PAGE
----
Between The Lines: Dr. Caldicott, your group which you founded back in 2002, the Nuclear Policy Research Institute, is sponsoring a conference in Washington, D.C. this May. The focus of that conference will be the weaponization of space. Tell us your concerns overall about the Bush administration and where they're headed with a revival of the Reagan era Star Wars program and weaponizing space.

Dr. Caldicott: OK, the conference I've organized is called, "Full Spectrum Dominance," which is the term that the U.S. Space Command uses to put weapons in space, and to fight war in space and to fight war from space down to earth -- and literally vaporize "cities" and effect very many killed. They are intent on anti-satellite weapons and they're building them right now -- and the two companies that are most involved in this are Lockheed Martin and Raytheon.

Missile Defense is supposedly contrived to knock out Russia's missiles when they launch them. However, Russia can launch 2,500 hydrogen bombs all at ounce, and all tests that have been conducted thus far for Missile Defense in America where a hit to kill vehicles-- is hitting a dummy warhead have all failed and have all been fraudulent. It will never work according to all of the physicists and scientists who are involved, and it's going to suck up to $1 trillion in money from the American taxpayers. That's a different system than putting actual weapons in space and launching war from space down to earth.

America plans to actually dominate space, and space is a global commons according to the United Nations law. It belongs to all of us, not just 5 percent of the earth's population. So, this is an absolute violation of international law. It could in fact trigger a nuclear war, as could the National Missile Defense plans, because Russia and China have both said, "If you build a missile defense system against our missiles -- which are targeted on you, we'll just build thousands more hydrogen bombs, so we can supersaturate your system."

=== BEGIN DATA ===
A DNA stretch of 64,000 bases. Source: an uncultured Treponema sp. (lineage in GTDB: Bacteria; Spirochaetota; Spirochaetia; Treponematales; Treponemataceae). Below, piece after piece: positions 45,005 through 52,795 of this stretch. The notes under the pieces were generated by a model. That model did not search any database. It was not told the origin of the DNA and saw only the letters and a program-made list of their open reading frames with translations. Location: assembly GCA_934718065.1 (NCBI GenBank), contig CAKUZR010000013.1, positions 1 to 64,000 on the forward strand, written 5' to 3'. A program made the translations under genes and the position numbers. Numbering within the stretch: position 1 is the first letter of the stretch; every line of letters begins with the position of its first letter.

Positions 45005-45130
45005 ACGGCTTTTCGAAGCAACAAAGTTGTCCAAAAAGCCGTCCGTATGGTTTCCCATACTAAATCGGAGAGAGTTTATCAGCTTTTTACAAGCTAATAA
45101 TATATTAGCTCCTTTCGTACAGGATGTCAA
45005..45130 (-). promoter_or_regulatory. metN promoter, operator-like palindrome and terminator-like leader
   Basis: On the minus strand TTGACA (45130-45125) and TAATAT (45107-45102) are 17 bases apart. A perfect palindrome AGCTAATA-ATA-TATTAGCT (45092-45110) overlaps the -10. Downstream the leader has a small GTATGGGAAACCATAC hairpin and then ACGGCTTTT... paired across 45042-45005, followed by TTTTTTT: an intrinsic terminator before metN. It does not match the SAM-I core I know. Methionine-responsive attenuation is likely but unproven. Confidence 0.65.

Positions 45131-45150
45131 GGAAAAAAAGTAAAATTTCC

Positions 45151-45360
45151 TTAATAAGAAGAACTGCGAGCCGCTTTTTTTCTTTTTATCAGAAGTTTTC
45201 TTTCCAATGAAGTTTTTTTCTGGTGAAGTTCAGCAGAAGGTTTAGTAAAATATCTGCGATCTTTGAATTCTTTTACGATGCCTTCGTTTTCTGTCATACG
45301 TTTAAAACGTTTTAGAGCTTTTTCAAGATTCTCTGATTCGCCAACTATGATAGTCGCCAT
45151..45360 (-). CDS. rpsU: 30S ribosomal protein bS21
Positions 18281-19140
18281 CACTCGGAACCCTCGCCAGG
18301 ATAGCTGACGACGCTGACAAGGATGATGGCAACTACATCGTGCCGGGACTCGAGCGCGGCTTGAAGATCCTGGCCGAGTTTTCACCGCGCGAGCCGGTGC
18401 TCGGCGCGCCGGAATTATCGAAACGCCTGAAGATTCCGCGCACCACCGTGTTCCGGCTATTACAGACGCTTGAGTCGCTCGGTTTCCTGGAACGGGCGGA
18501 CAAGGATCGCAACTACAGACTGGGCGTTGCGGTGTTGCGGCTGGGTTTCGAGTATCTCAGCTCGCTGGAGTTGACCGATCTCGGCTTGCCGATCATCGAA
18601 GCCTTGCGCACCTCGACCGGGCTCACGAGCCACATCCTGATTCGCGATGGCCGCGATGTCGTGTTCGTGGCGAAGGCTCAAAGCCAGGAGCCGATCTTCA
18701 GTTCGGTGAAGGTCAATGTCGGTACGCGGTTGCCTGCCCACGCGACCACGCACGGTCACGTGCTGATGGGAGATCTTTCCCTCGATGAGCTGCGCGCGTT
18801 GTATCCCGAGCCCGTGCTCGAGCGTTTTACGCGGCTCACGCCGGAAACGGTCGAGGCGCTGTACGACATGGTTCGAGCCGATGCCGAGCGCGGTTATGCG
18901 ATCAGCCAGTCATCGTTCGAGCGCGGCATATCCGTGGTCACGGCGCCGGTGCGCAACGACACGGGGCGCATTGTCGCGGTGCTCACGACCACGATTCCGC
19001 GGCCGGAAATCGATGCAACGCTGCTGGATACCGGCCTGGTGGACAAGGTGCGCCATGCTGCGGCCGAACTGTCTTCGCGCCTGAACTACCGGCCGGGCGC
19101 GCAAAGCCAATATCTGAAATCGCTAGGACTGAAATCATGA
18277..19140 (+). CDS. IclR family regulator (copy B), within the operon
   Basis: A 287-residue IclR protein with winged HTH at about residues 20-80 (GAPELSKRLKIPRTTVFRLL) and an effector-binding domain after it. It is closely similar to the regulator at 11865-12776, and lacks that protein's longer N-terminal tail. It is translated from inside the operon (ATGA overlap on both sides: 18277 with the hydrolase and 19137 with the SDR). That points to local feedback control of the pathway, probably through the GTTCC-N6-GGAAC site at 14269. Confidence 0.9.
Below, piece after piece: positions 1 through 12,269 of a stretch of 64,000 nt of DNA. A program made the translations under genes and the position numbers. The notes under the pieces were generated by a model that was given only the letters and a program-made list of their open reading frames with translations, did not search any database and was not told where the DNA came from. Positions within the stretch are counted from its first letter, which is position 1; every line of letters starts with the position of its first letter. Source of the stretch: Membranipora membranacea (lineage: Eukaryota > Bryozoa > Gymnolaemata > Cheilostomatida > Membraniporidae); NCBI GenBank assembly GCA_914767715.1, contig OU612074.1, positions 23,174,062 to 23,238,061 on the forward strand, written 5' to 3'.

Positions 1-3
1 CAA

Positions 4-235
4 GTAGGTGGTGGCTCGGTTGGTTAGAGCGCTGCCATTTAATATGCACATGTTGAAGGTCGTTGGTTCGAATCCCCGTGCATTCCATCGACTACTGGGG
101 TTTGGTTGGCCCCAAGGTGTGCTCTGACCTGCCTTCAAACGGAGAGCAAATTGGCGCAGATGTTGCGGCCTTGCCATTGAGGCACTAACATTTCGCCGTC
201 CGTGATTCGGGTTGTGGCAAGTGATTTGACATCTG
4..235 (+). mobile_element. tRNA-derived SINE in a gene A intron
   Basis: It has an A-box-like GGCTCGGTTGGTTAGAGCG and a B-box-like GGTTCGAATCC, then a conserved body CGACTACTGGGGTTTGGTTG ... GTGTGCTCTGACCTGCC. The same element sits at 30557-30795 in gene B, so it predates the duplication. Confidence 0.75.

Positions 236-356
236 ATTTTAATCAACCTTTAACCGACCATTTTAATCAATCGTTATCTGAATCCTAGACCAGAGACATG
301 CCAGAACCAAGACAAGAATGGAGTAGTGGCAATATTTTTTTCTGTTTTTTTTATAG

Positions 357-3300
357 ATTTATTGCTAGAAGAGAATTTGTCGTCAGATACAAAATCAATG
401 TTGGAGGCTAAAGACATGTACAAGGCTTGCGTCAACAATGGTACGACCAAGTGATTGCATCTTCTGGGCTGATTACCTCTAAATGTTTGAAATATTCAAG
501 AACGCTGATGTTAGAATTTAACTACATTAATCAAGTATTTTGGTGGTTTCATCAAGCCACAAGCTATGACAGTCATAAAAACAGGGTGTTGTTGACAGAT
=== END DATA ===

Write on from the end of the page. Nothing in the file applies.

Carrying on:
Incidentally, China only has 18 weapons that can hit America. So, at this point in time she's really not involved in the nuclear arms race, although the Pentagon is being very provocative and pushing her in that direction because it's all good for business, you see.

Between The Lines: Where does citizen activism come in to this very bleak world where international law seems to be pushed aside by the Bush administration in setting an example for the rest of the world? Treaty after treaty, whether it's global warming or nuclear non-proliferation or biological or chemical weapons treaties, seem to, again, be ignored or decimated by the world's remaining superpower, the United States. Where do you have hope that things can change Dr. Caldicott?

Dr. Caldicott: The earth is in the intensive care unit. We have an acute clinical emergency on our hands, like we did in the early 80's when Reagan got into office. And there's an aphorism that says, "In a dark time, the eye begins to see," and this is a very, very dark time. I believe in the wisdom and intelligence of the American people. I believe they will do the right thing. And we just have to now get off our chairs and decide that we will save the earth -- and in five years move toward bilateral nuclear disarmament with Russia. I know it can be done. I know, I've spoken to millions of Americans, I know how they think and feel. They desperately want to do the right thing.

Dr. Helen Caldicott is author of "The New Nuclear Danger, George W. Bush's Military Industrial Complex," published by the New Press. Contact Dr. Caldicott's Nuclear Policy Reserach Institute at (202) 822-9800 or visit their website at

Related links on our website at


Scott Harris is executive producer of Between The Lines, which can be heard on more than 35 radio stations and in RealAudio and MP3 on our website at This interview excerpt was featured on the award-winning, syndicated weekly radio newsmagazine, Between The Lines for the week ending April 15, 2005. This Between The Lines Q&A was compiled by Scott Harris and Anna Manzo.